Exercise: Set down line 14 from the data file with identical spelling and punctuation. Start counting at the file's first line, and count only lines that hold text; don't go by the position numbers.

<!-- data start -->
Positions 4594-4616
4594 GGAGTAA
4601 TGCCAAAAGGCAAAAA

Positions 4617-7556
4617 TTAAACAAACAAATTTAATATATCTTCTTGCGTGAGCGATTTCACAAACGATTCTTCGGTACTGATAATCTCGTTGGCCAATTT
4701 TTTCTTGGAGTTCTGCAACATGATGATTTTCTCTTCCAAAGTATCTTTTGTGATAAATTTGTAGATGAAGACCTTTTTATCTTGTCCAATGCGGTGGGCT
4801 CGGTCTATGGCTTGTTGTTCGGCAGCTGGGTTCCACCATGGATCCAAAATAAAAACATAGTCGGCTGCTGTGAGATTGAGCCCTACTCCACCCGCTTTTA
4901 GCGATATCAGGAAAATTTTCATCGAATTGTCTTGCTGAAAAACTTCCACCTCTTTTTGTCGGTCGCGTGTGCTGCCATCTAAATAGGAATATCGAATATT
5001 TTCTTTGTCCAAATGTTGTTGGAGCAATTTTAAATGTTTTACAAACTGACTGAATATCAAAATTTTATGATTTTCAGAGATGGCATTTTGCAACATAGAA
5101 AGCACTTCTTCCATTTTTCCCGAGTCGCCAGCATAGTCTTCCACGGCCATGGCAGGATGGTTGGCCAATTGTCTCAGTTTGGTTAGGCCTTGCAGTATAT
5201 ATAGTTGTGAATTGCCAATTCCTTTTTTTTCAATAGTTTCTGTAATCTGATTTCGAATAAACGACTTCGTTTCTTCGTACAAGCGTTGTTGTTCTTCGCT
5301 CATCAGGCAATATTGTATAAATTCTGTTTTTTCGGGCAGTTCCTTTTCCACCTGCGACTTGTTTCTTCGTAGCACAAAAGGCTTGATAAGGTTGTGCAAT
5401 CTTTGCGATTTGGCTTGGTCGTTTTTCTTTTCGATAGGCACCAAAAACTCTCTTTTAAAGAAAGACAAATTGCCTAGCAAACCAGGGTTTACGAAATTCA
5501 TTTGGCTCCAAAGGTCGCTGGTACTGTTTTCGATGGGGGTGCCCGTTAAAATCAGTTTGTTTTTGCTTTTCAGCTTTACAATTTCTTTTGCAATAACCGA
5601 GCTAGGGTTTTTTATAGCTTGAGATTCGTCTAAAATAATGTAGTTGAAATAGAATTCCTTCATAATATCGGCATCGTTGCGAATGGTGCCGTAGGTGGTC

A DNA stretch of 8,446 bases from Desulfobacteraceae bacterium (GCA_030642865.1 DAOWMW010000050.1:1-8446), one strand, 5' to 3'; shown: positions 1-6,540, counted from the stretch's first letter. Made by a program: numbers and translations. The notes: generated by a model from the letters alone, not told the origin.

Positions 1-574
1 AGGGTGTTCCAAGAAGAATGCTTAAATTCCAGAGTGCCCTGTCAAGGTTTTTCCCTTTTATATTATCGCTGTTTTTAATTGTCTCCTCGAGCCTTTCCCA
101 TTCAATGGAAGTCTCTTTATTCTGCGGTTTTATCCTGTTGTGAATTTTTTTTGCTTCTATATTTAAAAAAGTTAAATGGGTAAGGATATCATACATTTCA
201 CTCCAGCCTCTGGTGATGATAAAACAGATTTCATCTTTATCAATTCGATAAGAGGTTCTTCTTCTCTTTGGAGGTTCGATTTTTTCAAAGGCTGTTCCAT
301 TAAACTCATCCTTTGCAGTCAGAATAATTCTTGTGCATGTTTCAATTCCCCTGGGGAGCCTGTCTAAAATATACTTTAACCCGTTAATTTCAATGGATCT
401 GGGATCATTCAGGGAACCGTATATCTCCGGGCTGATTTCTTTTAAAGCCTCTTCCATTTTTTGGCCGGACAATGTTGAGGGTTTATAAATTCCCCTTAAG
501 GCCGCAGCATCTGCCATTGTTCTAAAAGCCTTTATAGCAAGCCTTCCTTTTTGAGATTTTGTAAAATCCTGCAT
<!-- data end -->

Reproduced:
5501 TTTGGCTCCAAAGGTCGCTGGTACTGTTTTCGATGGGGGTGCCCGTTAAAATCAGTTTGTTTTTGCTTTTCAGCTTTACAATTTCTTTTGCAATAACCGA